Every weight-lifting newbie serious about transforming their body, will eventually end up asking two questions:
- How much muscle can I gain?
- How long will it take?
Now, while sometimes the more experienced lifters will dismiss these types of questions telling you to just focus on training — keeping you in the dark about these topics could actually end up doing more harm than good when it comes to reaching your goals. You see, it’s not that they don’t have a valid point — it’s true most people are too worried about what they can and can’t accomplish without actually trying things out to see for themselves but there’s two reasons why we believe these answers are important:
This is important so you don’t set yourself up for disappointment. Meeting expectations could end up being the deciding factor between whether someone sticks to their workout routine or ends up quitting because they think it isn’t working.
Men are especially prone to jump from one routine to another if they aren’t seeing results fast enough. It’s easy to point your finger and blame the routine or even begin implementing poor habits (“Why aren’t my arms growing fast enough? I need more curls!”) when you begin working out because you think you can add 10 pounds of muscle in just a few weeks.
But it’s not just men who greatly overestimate how capable they are of putting on muscle. Women also have this problem except it affects them in a different way. Unrealistic expectations harm women trying to attain a better body because they end up being afraid of even touching any weights. After all, most women just want to get “toned” and weight lifting will make them “too bulky” right?
We’ve already covered why this is baloney in this article about toning but after you finish reading this guide it should settle any and all doubt that you’d be able to just magically start putting on muscle naturally like a bodybuilder on steroids.
If you know how much and how fast you can put on muscle realistically you’ll know when you’re being lied to or getting taken advantage of. The fitness industry thrives on exploiting uneducated newbies with unrealistic expectations looking for that “one simple trick” that’s supposed to get them results fast. We believe our community is better than that so we won’t be lying to you and set you up for failure.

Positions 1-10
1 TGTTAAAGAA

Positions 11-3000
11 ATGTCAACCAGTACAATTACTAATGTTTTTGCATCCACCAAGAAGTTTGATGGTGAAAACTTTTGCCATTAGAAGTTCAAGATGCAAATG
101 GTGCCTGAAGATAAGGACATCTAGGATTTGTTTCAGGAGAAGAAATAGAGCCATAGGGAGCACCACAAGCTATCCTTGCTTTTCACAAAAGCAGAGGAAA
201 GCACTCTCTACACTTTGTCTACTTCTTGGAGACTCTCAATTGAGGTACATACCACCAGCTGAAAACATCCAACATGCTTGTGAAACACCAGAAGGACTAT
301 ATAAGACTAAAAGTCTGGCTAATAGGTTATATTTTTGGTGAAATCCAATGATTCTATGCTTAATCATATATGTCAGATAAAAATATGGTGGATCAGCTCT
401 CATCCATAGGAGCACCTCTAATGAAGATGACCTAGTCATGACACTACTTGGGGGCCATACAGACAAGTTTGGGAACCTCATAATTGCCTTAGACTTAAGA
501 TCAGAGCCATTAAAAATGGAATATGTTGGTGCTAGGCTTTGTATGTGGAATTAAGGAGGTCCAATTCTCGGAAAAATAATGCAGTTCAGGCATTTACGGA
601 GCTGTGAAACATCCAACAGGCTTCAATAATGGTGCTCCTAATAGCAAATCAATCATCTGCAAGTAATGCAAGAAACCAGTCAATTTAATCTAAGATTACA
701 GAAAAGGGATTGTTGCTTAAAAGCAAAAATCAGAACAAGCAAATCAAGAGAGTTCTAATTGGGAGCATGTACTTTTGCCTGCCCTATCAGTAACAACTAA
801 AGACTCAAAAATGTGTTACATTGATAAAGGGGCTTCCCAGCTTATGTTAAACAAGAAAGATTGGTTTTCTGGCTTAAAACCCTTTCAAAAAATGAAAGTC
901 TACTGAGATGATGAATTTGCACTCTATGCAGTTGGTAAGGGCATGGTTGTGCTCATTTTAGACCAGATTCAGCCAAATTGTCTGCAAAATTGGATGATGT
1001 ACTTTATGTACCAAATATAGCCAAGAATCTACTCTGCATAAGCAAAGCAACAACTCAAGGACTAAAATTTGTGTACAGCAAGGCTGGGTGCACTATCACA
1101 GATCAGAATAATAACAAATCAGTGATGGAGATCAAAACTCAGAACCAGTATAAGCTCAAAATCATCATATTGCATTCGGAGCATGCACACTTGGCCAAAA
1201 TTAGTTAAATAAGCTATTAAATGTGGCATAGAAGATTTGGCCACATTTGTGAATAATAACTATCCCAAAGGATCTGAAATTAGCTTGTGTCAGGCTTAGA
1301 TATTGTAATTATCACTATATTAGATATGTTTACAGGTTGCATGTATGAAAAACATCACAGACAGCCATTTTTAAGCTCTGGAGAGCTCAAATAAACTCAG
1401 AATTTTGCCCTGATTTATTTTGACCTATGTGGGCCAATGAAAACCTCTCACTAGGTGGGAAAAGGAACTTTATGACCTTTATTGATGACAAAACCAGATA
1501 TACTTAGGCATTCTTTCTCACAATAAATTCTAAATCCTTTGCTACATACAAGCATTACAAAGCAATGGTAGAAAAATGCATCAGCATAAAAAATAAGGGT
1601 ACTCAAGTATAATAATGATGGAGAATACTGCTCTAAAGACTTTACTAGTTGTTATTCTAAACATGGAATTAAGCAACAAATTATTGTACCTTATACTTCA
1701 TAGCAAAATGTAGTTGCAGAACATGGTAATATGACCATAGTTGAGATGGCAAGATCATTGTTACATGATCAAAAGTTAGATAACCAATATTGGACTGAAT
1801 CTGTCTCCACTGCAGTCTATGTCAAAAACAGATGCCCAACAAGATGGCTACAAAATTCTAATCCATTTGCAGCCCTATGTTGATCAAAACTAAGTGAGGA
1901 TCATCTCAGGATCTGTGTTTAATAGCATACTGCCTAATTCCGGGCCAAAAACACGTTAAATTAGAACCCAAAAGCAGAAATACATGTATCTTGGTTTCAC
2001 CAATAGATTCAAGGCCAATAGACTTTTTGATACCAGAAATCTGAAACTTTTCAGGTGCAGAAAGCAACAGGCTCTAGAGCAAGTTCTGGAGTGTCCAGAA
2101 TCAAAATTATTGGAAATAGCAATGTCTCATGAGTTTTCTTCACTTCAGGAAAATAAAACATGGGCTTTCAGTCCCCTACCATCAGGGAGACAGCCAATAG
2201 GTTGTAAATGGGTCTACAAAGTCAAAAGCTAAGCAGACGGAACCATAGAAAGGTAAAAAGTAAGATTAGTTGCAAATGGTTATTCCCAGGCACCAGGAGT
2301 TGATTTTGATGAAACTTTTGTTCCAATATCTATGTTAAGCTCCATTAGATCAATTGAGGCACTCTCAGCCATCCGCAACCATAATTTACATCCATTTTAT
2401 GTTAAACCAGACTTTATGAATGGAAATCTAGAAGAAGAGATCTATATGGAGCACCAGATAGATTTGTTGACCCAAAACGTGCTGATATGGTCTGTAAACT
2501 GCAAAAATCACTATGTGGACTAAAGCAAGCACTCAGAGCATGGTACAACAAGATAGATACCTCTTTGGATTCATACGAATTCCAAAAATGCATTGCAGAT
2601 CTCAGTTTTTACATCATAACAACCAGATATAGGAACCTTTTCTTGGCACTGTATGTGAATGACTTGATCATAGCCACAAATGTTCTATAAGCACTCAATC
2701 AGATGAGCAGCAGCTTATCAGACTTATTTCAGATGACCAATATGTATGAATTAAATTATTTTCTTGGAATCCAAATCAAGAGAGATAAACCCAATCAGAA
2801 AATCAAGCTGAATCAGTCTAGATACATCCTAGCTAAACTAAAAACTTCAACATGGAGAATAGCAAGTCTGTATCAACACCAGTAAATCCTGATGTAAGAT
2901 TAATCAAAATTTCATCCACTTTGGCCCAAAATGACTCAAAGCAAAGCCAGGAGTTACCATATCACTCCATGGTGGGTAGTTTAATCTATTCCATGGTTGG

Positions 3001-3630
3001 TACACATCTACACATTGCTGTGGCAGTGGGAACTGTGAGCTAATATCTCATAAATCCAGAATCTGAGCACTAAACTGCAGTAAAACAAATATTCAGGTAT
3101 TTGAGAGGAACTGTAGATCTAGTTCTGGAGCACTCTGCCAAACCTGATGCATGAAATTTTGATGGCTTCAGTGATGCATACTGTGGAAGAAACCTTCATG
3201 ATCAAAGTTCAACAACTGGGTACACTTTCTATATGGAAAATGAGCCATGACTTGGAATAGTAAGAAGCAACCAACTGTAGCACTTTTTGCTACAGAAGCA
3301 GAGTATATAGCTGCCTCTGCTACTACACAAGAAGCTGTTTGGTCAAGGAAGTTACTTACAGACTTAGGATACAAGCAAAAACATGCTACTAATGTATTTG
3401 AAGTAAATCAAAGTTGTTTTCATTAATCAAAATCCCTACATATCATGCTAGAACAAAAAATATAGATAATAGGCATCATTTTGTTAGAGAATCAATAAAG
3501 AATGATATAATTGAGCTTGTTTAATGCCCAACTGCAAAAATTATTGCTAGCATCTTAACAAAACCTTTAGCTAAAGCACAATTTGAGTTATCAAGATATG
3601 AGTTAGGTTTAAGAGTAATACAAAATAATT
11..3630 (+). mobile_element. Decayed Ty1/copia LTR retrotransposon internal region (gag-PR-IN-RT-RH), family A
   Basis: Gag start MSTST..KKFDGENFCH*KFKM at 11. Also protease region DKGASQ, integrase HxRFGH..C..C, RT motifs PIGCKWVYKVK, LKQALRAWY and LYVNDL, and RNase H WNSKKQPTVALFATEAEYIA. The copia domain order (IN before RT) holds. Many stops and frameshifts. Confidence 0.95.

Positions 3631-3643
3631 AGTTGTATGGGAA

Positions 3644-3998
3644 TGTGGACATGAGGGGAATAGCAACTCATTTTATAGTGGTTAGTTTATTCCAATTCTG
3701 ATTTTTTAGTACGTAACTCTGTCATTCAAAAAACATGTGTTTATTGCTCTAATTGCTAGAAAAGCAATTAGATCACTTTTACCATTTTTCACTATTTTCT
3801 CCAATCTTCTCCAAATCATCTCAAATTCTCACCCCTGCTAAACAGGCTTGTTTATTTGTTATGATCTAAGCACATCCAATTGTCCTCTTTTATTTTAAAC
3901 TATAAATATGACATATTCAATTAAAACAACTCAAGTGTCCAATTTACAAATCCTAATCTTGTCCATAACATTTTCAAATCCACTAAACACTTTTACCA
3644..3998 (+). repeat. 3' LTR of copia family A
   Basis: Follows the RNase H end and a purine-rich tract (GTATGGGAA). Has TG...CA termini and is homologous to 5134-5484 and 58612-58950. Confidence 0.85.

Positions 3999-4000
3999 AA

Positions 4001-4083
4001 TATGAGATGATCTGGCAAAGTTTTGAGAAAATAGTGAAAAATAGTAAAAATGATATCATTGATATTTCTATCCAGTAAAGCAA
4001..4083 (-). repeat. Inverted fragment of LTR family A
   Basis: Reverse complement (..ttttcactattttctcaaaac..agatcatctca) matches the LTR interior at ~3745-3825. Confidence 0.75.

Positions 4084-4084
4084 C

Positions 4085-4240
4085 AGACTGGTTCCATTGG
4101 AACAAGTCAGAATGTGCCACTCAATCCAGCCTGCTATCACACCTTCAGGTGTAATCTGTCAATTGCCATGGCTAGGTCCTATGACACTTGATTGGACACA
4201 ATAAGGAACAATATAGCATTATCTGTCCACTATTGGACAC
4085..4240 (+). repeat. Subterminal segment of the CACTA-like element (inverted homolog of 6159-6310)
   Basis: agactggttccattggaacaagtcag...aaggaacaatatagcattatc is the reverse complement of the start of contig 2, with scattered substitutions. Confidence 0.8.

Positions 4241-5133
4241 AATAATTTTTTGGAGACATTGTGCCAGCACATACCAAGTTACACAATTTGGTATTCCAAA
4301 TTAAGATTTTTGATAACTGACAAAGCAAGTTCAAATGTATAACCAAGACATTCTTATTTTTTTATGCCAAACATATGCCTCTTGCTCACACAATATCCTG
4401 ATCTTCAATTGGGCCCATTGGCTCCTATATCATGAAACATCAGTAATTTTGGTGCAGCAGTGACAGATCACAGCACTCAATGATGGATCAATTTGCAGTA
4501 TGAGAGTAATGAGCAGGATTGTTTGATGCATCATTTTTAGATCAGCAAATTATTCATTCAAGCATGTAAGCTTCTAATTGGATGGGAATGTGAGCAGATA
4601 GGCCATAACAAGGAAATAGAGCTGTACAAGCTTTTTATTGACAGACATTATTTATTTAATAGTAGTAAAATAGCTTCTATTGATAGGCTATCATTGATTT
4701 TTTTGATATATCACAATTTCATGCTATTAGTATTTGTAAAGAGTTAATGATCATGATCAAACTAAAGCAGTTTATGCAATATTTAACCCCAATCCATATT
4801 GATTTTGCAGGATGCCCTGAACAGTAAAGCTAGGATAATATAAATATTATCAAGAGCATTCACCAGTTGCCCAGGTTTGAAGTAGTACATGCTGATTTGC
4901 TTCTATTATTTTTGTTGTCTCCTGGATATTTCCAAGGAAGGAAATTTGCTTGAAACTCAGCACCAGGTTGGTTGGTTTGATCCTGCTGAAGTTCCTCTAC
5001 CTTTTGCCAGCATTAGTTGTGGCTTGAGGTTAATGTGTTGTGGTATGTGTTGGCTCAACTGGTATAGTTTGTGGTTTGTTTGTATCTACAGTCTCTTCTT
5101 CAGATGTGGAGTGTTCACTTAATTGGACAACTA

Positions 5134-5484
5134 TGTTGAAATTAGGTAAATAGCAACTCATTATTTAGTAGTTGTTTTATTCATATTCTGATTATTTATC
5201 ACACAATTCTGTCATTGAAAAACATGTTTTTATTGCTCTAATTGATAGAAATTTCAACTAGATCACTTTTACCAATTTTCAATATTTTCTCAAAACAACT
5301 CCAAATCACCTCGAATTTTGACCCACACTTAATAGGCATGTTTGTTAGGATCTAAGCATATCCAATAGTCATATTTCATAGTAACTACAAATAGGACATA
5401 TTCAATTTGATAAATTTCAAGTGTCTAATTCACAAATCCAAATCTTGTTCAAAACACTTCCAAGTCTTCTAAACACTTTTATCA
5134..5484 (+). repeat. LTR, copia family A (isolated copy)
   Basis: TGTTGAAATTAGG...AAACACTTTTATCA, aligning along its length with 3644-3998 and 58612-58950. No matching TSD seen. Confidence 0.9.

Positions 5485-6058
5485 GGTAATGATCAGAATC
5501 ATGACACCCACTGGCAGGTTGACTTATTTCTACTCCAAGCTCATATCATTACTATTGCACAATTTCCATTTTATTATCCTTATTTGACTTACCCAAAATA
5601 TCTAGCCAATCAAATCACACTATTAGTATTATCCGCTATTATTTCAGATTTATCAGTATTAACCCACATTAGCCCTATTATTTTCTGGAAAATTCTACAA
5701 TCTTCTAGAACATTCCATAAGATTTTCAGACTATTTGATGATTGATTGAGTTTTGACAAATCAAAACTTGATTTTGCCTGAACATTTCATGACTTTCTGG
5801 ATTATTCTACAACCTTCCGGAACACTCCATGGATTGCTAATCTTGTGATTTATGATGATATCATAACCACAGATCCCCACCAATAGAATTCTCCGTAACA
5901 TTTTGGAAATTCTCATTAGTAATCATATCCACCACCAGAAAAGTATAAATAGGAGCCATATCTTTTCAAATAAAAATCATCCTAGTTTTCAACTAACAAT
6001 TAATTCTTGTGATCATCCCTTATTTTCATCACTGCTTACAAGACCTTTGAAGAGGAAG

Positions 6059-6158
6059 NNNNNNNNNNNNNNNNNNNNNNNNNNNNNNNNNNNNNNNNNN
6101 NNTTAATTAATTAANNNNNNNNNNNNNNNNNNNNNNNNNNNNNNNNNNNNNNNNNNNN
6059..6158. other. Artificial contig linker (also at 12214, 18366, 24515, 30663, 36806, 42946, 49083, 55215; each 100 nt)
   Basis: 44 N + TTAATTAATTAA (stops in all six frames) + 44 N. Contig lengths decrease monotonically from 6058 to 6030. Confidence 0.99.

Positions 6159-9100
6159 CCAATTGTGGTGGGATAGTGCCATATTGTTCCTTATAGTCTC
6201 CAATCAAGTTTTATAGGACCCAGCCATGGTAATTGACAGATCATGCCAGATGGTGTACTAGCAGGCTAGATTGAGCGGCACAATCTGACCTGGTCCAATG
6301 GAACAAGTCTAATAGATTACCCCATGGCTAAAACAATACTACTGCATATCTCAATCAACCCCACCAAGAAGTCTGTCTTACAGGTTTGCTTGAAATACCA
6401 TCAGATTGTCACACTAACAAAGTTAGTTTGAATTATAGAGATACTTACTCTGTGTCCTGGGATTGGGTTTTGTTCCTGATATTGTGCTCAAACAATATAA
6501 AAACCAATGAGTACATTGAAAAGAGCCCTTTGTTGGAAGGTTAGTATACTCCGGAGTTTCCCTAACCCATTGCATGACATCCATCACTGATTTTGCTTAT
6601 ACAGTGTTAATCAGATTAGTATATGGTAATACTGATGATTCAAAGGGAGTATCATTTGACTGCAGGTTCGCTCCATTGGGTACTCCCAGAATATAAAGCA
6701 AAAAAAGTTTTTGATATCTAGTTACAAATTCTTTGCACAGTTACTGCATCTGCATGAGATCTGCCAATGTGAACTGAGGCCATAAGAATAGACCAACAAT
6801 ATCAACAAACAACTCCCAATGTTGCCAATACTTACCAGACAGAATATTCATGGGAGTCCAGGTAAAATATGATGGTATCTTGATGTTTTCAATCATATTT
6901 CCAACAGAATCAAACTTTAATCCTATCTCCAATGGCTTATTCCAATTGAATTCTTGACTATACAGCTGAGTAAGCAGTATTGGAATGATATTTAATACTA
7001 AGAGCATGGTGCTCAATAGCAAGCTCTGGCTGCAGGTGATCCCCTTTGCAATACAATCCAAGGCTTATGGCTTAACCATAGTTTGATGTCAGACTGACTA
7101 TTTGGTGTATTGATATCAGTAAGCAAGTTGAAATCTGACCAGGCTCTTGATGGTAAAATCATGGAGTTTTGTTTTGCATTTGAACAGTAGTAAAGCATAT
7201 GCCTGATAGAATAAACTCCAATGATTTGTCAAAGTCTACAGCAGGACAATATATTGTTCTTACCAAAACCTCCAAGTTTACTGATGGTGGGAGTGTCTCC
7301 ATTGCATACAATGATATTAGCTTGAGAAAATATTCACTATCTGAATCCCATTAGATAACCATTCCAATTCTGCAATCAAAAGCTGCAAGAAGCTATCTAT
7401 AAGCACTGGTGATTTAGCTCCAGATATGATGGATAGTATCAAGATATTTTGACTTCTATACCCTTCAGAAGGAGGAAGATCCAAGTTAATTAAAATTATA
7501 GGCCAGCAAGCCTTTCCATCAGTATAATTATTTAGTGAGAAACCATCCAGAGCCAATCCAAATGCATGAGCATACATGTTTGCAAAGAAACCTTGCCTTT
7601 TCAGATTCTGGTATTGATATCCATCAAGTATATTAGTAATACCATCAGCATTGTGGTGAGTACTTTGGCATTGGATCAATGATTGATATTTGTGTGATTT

If you know how fast you’re actually capable of putting on muscle you’ll sidestep all the nonsense getting thrown in your direction and save some money on scam “wonder products” over promising results.
Two Equations To Calculate Your Potential Muscle Building Rate
The McDonald Method
Lyle McDonald from bodyrecomposition.com developed an equation to help estimate how fast you should realistically expect to be able to put on muscle:
Basically, in year one you can expect about ½ a pound of muscle per week. Note that this is pure muscle NOT weight which includes fat. So the average male, after a year of focused training and optimal circumstances can put on as much as 24 pounds of pure muscle. This is close to the maximum limit. Be wary of any -one/thing promising results quicker than this.
Women should use values half of the numbers above. So at best you’re looking at about 12 pounds of muscle after a year of training or about 1 pound per month. Definitely not something that’ll get you looking like the Incredible Hulk.
The Aragon Method
Alan Aragon is another well-respected fitness expert who has his own equation (notice that both models are pretty similar in terms of the results you should expect).
Using this equation, a beginner weighing in at 150 pounds can expect to gain anywhere between 1.5 to 2 ¼ pounds of muscle per month. After a year of lifting you’ll then use the intermediate category and should expect to weigh in at around 170. After two years you’d be considered advanced and any gains that come by will slow to a crawl. The numbers for women using this equation will once again be way lower, about half of what they are for men.